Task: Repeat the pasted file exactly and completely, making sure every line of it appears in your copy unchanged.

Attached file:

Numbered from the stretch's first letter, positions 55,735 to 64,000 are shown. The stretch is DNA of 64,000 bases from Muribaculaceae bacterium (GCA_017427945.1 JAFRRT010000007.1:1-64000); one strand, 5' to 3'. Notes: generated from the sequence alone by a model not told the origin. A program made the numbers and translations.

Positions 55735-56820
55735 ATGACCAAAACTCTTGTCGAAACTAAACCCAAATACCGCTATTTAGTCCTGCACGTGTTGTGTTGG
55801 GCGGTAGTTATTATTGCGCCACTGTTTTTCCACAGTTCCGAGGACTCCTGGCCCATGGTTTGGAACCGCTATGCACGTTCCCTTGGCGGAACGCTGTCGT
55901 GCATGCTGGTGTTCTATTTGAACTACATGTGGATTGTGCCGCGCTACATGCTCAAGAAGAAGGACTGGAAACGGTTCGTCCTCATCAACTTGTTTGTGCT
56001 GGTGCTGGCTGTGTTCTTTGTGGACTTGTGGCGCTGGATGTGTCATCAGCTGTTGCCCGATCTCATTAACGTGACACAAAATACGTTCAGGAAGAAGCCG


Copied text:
Numbered from the stretch's first letter, positions 55,735 to 64,000 are shown. The stretch is DNA of 64,000 bases from Muribaculaceae bacterium (GCA_017427945.1 JAFRRT010000007.1:1-64000); one strand, 5' to 3'. Notes: generated from the sequence alone by a model not told the origin. A program made the numbers and translations.

Positions 55735-56820
55735 ATGACCAAAACTCTTGTCGAAACTAAACCCAAATACCGCTATTTAGTCCTGCACGTGTTGTGTTGG
55801 GCGGTAGTTATTATTGCGCCACTGTTTTTCCACAGTTCCGAGGACTCCTGGCCCATGGTTTGGAACCGCTATGCACGTTCCCTTGGCGGAACGCTGTCGT
55901 GCATGCTGGTGTTCTATTTGAACTACATGTGGATTGTGCCGCGCTACATGCTCAAGAAGAAGGACTGGAAACGGTTCGTCCTCATCAACTTGTTTGTGCT
56001 GGTGCTGGCTGTGTTCTTTGTGGACTTGTGGCGCTGGATGTGTCATCAGCTGTTGCCCGATCTCATTAACGTGACACAAAATACGTTCAGGAAGAAGCCG